Spending cuts: Think-tank calls for joined-up approach
Chancellor George Osborne must create a more "joined-up" approach to spending cuts to deliver true value for money, a Conservative think-tank has warned.
The Centre for Social Justice accuses the government of a "blunderbuss" approach to reducing spending.
The group, set up by Work and Pensions Secretary Iain Duncan Smith, says setting overall savings targets could hit schemes already giving good value.
But the Treasury said it would protect frontline services.
The chancellor has asked most Whitehall departments to set out how they could save 25% to 40%
The Centre for Social Justice report says ministers may be tempted to cut each existing project's budget, instead of getting rid of those which are failing.'Future costs'
It calls for more focus on the long-term outcomes departments want to see, and their costs and savings implications.
The centre's executive director, Gavin Poole, told the BBC: "If we are making cuts, which we absolutely endorse, we must question which are a good thing for the country.
"If we are making decisions on cutting back programmes, look at what the implications are in the long term."
He urged "keeping some of the costs", adding: "The really important thing for any department is whether they are building up a massive increase in costs for the future."
Mr Poole also said: "Where is the joined-up approach across government departments? So that you are not taking out programmes from, say, the Department of Health and it's having a bigger impact on the Home Office, or you're not cutting programmes from the Department for Education and that's going to have a bigger impact on the Ministry of Justice.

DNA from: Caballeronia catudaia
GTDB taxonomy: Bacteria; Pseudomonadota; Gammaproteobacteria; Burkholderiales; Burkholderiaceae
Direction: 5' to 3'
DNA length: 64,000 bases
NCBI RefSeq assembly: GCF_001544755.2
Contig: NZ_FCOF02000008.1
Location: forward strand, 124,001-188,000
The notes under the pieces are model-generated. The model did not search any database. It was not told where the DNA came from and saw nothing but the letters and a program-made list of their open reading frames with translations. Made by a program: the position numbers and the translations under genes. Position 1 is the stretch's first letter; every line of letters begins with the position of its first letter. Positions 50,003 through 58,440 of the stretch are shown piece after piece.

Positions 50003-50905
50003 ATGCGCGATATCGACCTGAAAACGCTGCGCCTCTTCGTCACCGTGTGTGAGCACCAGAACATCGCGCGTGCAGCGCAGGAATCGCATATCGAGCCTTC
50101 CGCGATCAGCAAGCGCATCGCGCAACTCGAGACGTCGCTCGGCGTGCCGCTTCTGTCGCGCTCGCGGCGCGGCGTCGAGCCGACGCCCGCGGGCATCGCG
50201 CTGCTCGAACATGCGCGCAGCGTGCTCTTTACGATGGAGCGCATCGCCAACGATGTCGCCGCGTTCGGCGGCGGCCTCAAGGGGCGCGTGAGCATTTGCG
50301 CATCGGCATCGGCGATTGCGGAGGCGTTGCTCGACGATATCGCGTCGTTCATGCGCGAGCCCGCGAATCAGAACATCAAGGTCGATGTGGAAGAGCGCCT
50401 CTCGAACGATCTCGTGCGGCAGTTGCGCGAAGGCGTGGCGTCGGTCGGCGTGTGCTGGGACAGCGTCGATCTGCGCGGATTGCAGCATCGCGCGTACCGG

"So, where is the strategic guidance sitting above all this decision-making process?"
End Quote Yvette Cooper Labour Party
The government should urgently review its approach”
The centre's report, which has been submitted to Mr Osborne, recommends following the US state of Washington, which set up an institute to look at the cost-effectiveness of social spending.
Its initiatives included an early-intervention nurse-family partnership which generated three dollars in savings for every dollar spent, it adds.
Shadow work and pensions secretary Yvette Cooper said: "Even the right-wing think-tanks have recognised that an obsession with short-term headline cuts could do lasting damage and cost us all more in the long run.
"Cutting things like Sure Start, or the Future Jobs Fund which helps young people into jobs, will push up the bills of dealing with family problems or unemployment later on.
"The government should urgently review its approach."
But a Treasury spokesman said: "The Spending Review [in October] will represent a complete re-evaluation of the government's role in providing public services. It will ensure that the UK lives within its means, but also that spending is focused on protecting the quality of key frontline services and supporting the worst off in society.
"As part of this, departments will need to publish business plans to demonstrate the resources, structural reforms and efficiency measures that they will need to put in place to protect and improve the quality of key frontline services."
Mr Duncan Smith founded the Centre for Social Justice in 2004 after losing the Conservative leadership and stepped down as chairman when he became a cabinet minister in May.